LONDON, Jan. 4, 2020 /PRNewswire/ -- The novel coronavirus (2019-nCov) outbreak in Wuhan, Hubei, has led to Chinese New Year holidays being extended and transportation restrictions introduced in order to contain the spread of the virus. Demand is usually weak during this period, but production usually continues, albeit at reduced levels. With Wuhan alone accounting for over 20% of Chinese preform capacity, any significant and ongoing disruptions could make a discernible impact to domestic and indeed global supply. Furthermore, any impact on other dominant fibre and cable manufacturing provinces such as nearby Jiangsu would compound the issue, but all assessments remain highly speculative at this early stage.
Background: what is 2019-nCov and what is the latest response from provincial governments?
In only 13 days from 16 January, the number of people infected with the coronavirus in China went from 45 to almost 6,000, plus over 9,000 suspected cases. On Wednesday 28 January, the death toll reached 132, with confirmed cases reported in 12 other countries, including the US, Japan, France and Singapore.
More than 60 million people in 15 cities in China have been fully or partially locked down since the virus outbreak. On top of this, the Chinese government has extended the Chinese New Year public holidays, to delay the mass migration of people back to work. In Shanghai and nearby Suzhou in Jiangsu province, the holiday period has been extended further, until 9 February. Meanwhile, the Hubei Provincial Government have determined a further extension, suggesting the resumption of work across all industries will not take place before midnight on 13 February.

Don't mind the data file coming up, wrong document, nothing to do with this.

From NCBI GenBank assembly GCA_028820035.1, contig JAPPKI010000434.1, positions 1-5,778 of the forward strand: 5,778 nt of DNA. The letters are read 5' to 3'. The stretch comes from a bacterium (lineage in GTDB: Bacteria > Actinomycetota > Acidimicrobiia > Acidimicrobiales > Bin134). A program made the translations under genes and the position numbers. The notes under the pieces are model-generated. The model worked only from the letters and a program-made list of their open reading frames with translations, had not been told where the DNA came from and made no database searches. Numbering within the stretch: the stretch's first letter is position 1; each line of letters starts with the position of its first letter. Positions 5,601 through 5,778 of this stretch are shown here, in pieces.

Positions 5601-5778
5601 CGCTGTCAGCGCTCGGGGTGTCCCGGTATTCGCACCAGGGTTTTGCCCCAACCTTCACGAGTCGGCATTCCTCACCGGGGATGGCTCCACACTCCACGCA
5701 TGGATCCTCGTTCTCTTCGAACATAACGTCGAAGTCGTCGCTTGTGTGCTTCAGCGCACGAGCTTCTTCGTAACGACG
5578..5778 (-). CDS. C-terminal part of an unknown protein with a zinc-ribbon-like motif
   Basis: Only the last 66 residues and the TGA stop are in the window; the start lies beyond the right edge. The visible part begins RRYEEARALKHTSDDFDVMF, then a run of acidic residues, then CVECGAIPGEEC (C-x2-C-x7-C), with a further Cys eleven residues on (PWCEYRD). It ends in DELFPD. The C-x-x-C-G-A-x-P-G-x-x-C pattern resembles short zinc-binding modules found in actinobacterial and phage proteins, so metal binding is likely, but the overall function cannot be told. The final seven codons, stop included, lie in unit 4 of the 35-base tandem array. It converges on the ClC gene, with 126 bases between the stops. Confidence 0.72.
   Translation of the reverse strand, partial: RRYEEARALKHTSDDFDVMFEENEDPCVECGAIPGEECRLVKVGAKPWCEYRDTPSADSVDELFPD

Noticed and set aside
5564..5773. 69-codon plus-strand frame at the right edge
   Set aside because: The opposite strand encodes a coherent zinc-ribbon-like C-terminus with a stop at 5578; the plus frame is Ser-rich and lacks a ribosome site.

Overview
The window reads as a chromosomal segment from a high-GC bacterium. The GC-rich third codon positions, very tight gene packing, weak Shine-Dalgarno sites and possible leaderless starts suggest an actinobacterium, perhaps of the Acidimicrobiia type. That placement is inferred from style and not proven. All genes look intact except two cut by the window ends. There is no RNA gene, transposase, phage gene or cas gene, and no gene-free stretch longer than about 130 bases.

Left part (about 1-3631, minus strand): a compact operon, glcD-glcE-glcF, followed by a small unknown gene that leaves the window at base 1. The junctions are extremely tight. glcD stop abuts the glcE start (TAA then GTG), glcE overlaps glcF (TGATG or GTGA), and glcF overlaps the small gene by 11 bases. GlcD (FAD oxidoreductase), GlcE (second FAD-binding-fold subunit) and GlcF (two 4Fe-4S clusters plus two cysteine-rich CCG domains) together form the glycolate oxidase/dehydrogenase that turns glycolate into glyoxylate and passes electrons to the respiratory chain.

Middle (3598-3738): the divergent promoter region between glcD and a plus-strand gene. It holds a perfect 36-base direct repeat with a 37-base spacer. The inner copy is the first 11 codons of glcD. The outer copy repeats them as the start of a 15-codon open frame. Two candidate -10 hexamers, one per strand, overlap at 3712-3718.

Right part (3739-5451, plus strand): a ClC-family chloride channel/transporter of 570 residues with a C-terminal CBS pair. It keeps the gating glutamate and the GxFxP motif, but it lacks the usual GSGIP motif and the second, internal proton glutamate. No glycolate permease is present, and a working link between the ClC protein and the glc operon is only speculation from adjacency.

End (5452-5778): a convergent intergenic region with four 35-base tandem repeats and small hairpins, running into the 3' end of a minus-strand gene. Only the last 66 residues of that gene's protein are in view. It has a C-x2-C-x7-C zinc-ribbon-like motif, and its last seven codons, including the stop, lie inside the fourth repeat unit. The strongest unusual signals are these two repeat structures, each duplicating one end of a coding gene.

What does this mean to the fibre optic industry?
In terms of geography, Wuhan is the capital of Hubei province with 60 million people. Its central location and proximity to the Yangtze River means it's an important logistical hub for China. With regards to Wuhan and wider Hubei's importance in the domestic and indeed global fibre optic industry, it cannot be understated. Although any assessment of the likely impact of the virus on the Chinese optical fibre industry remains highly speculative currently.
Out of the 'Big 5' Chinese producers, two of them, YOFC and Fiberhome, have a significant presence within the province of Hubei. YOFC's wholly owned preform factory in Wuhan, with an annual capacity of 64M F-Km is one of the biggest preform manufacturing facilities in the world. YOFC also have two JV operations with Shin-Etsu with a combined capacity of 64M F-Km also located in Qianjiang, Hubei. Meanwhile, Fiberhome's JV with Fujikura is located in Wuhan and has an estimated capacity of 33M F-Km.
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